Is asbestos still present in the UK?
In the 21st century it easy to fall for the fallacy that there are less and less historical dangers that people are exposed to. Things such as tuberculosis or other sickness are fortunately things of the past but facts such as asbestos presence in a building still come as a very unpleasant surprise to many. The prevailing belief is that asbestos was something that our grandparents had to deal with and live next to, being blissfully unaware of the detrimental effect. However, this also holds true today for thousands of people in the UK who have not had tests and removals done for their properties. If you believe you yourself may be in danger, read on.
Why is it dangerous?
This material is one of the deadliest and yet still too often ignored, especially considering the fact that there is already appropriate legislation in place that should successfully prompt people to get rid of it. The positive side of it is that it is no longer implemented in the newest buildings but the relatively modern ones (from the 80s or 90s) can still be huge generators of asbestos dust. And it is not always possible to notice and investigate the problem yourself as the substance was often utilized in such out-of-bounds places like ducting or gutters. Even now accessing some of these areas requires the help of a professional who knows all the tips and tricks on examining asbestos and drafting the most effective removal plan. Blue A is a company that can provide these services in Beaconsfield for an affordable price, keeping the quality of the job stellar.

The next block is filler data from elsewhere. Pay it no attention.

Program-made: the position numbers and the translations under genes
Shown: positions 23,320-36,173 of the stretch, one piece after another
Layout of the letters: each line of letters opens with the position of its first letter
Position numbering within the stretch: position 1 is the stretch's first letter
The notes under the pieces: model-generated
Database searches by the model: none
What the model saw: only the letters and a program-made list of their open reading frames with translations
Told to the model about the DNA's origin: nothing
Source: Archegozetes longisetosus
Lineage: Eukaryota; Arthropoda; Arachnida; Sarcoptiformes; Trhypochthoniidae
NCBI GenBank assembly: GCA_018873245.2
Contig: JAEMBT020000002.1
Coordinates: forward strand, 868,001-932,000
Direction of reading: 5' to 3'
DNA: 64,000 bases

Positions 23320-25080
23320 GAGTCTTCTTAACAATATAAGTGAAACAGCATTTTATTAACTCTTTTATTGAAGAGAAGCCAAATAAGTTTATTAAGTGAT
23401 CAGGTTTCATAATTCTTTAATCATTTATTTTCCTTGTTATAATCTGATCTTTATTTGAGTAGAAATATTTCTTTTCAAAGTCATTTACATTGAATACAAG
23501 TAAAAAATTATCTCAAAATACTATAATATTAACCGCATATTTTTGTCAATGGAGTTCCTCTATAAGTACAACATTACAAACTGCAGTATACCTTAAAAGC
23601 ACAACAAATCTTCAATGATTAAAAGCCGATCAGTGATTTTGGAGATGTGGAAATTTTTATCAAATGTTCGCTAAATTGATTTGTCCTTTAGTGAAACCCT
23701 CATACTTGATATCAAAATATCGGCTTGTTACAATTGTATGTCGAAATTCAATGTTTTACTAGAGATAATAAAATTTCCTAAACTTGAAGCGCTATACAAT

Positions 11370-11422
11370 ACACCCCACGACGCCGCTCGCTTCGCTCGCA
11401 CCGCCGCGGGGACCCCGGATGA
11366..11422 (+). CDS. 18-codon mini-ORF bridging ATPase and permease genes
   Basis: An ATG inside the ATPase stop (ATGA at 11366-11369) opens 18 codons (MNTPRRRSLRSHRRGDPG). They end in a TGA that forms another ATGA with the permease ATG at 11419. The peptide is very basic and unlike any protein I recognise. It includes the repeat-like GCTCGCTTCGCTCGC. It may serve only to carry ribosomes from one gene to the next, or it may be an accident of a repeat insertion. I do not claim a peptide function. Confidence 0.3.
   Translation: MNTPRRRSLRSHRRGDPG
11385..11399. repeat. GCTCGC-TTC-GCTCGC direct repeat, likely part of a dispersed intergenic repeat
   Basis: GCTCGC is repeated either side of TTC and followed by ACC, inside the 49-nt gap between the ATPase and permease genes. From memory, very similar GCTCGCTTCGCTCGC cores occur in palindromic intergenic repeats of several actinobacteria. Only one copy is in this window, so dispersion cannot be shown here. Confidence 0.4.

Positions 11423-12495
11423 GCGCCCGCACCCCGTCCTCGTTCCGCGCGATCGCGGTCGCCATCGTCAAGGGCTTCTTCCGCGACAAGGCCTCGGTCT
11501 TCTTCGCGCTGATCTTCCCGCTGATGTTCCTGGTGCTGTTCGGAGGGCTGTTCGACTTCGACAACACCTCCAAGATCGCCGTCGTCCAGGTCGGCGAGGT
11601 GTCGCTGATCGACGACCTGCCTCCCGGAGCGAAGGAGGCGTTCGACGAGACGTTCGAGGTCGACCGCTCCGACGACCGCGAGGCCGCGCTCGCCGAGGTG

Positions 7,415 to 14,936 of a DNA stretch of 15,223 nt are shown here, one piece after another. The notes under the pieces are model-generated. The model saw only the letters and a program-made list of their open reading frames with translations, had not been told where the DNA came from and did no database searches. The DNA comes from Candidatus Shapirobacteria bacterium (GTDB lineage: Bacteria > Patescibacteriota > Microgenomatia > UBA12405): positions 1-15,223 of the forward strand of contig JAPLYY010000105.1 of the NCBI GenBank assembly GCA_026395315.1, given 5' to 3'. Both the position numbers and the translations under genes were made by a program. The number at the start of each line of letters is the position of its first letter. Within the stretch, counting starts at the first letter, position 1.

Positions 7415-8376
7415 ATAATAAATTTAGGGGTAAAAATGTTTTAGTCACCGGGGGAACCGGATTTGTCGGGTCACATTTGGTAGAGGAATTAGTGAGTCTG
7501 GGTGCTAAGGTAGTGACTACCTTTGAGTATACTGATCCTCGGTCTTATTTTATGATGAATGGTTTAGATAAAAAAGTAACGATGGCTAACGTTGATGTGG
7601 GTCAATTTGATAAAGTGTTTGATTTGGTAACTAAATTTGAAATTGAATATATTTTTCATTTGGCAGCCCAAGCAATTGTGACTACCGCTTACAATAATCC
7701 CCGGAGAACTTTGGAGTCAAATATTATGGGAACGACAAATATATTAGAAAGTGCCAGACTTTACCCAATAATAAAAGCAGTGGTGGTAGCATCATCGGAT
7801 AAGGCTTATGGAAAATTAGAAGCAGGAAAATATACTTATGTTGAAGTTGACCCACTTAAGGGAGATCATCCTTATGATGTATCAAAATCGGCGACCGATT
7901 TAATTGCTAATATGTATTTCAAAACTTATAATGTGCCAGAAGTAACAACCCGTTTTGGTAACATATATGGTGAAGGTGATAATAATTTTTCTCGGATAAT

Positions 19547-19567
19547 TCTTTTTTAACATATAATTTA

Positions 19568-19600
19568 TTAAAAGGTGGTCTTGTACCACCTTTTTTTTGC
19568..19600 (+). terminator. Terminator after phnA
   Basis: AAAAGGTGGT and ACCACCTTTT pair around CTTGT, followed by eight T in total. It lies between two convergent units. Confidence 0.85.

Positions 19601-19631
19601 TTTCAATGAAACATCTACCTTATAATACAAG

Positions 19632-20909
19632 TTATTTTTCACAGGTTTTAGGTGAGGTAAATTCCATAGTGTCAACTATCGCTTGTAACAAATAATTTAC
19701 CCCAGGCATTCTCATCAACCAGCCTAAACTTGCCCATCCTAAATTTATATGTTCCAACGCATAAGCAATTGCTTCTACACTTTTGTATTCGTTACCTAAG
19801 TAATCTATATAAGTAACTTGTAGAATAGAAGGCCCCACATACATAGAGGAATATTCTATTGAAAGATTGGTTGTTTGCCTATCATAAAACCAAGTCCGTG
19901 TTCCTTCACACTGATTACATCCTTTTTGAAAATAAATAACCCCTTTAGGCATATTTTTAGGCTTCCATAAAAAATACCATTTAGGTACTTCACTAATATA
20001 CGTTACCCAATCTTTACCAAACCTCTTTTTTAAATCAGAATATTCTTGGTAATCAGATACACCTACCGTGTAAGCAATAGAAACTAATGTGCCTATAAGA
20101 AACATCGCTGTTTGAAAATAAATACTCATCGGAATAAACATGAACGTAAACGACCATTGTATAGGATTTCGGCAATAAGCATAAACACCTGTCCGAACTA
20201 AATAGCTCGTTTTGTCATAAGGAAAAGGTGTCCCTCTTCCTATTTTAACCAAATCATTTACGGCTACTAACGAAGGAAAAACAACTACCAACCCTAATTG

How should it be removed?
Usually, however, before the job is performed the company should analyse the asbestos situation in a given location. It is not always mandatory, though, to remove any traces of the material, especially that any large-scope tasks will undoubtedly disturb the material and make do more harm than good. In such cases it is recommended to try the encapsulation technique which boils down to protecting the ACMs (asbestos containing materials) from further deterioration and subsequent release of the toxic fibres.